Get 150 Minutes Per Week of Moderate Physical Activity: It Doesn’t Matter How
, by DCEG Staff
Researchers at the National Cancer Institute have shown that people who engage in more minutes of moderate-intensity physical activity enjoy health benefits (measured here by likelihood of dying during the study period), but it does not matter how those minutes are accumulated. Doing more activity in short increments of time had similar benefits to exercising in increments of 10 minutes at a time or more. Moderate physical activity is defined as brisk walking, or slow jogging. The findings were published Thursday, March 22, 2018, in the Journal of the American Heart Association.
Post-doctoral fellow Pedro Saint-Maurice, Ph.D., and colleagues, compared accelerometer-measured physical activity in roughly 5,000 adults aged 40 and older who participated in the National Health and Nutrition Examination Survey, a nationally representative study, and followed them prospectively over seven years. When they compared participants with lower or higher numbers of minutes of moderate-intensity physical activity, they determined that the increments in which those minutes were accumulated, in bursts of 10 minutes, 5 minutes, or even shorter, resulted in the same statistically significant reductions in risk of death over the study period. Similar to findings from previous studies, they observed increasing health benefits with increasing minutes of exercise recorded by the accelerometer. This study evaluated risk for death from any cause; future research is needed to determine if the benefits of 150 minutes/week of moderate physical activity accumulated at any incremental duration can apply to specific health outcomes, such as cancer incidence, or cancer-specific mortality. The 2008 Physical Activity Guidelines for Americans states, “For substantial health benefits, adults should do at least 150 minutes a week of moderate-intensity aerobic activity.”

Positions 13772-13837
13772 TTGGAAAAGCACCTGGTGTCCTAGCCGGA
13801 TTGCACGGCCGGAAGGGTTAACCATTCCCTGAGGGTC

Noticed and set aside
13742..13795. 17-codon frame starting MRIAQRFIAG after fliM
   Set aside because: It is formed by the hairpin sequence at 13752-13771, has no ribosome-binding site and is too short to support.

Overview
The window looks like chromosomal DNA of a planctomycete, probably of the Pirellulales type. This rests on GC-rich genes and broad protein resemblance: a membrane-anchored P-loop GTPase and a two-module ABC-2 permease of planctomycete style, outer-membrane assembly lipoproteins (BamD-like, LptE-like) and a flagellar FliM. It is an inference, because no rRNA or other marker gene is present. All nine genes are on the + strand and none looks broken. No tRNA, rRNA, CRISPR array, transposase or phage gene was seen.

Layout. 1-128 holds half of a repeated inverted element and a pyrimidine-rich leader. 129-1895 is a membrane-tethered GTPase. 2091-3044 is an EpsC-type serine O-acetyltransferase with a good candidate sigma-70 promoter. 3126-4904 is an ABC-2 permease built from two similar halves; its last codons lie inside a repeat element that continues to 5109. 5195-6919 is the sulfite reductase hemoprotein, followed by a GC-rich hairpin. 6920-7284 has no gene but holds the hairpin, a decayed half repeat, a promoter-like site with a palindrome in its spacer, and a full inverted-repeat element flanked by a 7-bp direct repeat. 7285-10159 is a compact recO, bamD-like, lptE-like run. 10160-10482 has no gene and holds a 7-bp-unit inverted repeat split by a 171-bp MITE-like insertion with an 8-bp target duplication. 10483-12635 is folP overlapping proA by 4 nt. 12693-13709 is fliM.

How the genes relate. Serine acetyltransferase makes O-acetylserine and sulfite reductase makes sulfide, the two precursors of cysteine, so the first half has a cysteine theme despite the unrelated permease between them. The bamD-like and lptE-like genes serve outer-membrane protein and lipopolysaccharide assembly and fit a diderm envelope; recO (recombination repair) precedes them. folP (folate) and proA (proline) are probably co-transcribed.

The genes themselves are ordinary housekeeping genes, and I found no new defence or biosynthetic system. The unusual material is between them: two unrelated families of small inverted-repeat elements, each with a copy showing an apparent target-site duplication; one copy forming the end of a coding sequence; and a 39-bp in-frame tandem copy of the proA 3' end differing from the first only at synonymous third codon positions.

Reference: Saint-Maurice PF, et al. Moderate to vigorous physical activity and all-cause mortality: Do bouts matter? J Am Heart Assoc. 2018.